This photo is proudly displayed in the Cortes Island School because it was our very first school bus.
However, it was also the truck borrowed by the Nakatsui family in 1942 when they were forced to pack up and leave Cortes forever.
The Internment of Japanese Canadians is history. No matter how compelling the events, kids seem to have a separate compartment in their brains for "History" and for many, it is not in the same file as "Real life". Finding ways to make the past real for kids can be a challenge. Sometimes it is as simple as taking a group of students out to the picture display in the hallway to show them what they've seen many times: our first school bus. Giggle, chat, point, who's grandpa is that, again?
But then, a connection to what we've just been talking about in the classroom - the big nebulous thing called the Internment. This is the truck they packed their house into. This truck. The giggles and chatter stop. They look, silently.
Real people. Real story. History.
What makes the past real for those of us who didn't experience it? The threads of connection.
While I researched this time in the history of Cortes Island, at our museum, I came across a letter from a member of the Nakatsui family, asking for any information about the couple who were interned from Cortes. Where were they sent? Where did they end up?
I sat for a long time with that letter in my hands; the tangible evidence of a note in the history books about the "scattering of families". I sat and thought about this family's suffering and about how many other families lost each other, either literally or emotionally.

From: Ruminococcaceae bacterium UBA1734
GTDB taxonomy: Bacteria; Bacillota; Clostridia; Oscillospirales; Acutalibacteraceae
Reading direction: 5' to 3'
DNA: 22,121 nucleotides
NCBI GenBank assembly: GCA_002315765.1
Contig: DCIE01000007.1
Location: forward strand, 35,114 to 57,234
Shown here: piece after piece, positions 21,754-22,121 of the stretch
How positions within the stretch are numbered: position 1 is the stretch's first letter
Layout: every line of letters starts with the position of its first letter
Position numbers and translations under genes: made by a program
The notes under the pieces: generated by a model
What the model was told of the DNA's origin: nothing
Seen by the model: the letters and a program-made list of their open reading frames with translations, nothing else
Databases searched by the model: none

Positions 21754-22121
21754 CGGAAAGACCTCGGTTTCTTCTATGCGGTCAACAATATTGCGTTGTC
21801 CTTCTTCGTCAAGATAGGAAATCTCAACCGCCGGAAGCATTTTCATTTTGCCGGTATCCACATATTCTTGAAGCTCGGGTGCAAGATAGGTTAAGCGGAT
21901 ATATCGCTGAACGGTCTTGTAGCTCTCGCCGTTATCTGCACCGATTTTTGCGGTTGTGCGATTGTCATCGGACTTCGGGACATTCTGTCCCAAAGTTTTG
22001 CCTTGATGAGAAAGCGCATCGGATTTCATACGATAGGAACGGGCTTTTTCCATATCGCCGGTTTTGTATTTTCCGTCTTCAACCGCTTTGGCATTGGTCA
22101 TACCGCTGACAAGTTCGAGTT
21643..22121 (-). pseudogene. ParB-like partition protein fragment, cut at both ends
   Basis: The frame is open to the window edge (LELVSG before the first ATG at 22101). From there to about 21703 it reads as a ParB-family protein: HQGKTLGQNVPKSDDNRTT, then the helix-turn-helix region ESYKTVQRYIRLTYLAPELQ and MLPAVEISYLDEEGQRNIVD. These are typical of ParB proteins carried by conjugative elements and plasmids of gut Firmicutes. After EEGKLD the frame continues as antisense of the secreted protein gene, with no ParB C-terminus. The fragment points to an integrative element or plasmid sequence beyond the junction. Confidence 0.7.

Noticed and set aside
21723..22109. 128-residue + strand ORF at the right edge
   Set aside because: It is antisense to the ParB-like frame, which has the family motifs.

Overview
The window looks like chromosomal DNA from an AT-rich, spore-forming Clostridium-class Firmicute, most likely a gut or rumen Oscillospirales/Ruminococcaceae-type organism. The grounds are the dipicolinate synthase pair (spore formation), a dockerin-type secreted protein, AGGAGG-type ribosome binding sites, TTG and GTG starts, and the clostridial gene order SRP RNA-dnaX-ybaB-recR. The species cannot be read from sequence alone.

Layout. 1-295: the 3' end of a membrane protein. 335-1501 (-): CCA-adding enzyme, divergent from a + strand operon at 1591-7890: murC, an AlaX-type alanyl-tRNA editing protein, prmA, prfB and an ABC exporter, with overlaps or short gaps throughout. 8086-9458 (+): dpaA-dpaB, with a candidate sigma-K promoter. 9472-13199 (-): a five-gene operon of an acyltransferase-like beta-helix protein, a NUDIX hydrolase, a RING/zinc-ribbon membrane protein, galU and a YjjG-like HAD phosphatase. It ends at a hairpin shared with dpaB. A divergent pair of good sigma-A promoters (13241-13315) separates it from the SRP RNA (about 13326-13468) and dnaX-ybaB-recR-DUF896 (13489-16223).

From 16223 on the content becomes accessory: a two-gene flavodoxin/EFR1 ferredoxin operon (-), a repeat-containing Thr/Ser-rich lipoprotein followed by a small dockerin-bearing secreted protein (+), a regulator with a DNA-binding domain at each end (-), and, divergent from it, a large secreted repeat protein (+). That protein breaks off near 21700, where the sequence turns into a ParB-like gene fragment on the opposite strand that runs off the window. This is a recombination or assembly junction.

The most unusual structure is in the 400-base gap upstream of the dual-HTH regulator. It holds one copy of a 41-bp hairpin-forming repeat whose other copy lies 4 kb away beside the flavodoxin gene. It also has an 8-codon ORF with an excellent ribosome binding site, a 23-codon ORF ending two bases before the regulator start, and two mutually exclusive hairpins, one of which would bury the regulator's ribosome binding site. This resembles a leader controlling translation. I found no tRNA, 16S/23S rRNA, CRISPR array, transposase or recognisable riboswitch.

For some reason, I jotted down the contact information of the inquiring family member and tucked it away with my research. A couple of weeks ago, I happened upon it and decided that since the book was now published, I should try and contact this woman. The number and address were several years old. It was a long shot, at best. Yesterday, I reached her.
We had a nice exchange and she told me about trying to find out more about her own family history.
And it was real all over again.
So, why is this so important to me? Because I truly believe in the necessity of remembering for the purposes of learning and evolving.
We readily acknowledge that growing up is all about learning from our mistakes. Well, if we have any hope as a species, we'd better learn from our mistakes.
I am dismayed to see where we are right now, as fear about terrorism and extremist rhetoric stirs anti-Muslim sentiment in North America.
I can only imagine how it feels to be a Muslim Canadian right now. I can only imagine how it felt to be a Japanese Canadian when Imperial Japan attacked Pearl Harbour in December, 1941.
I wonder if the silence of the masses was as loud just before the Internment, as it is today.
Monica Nawrocki -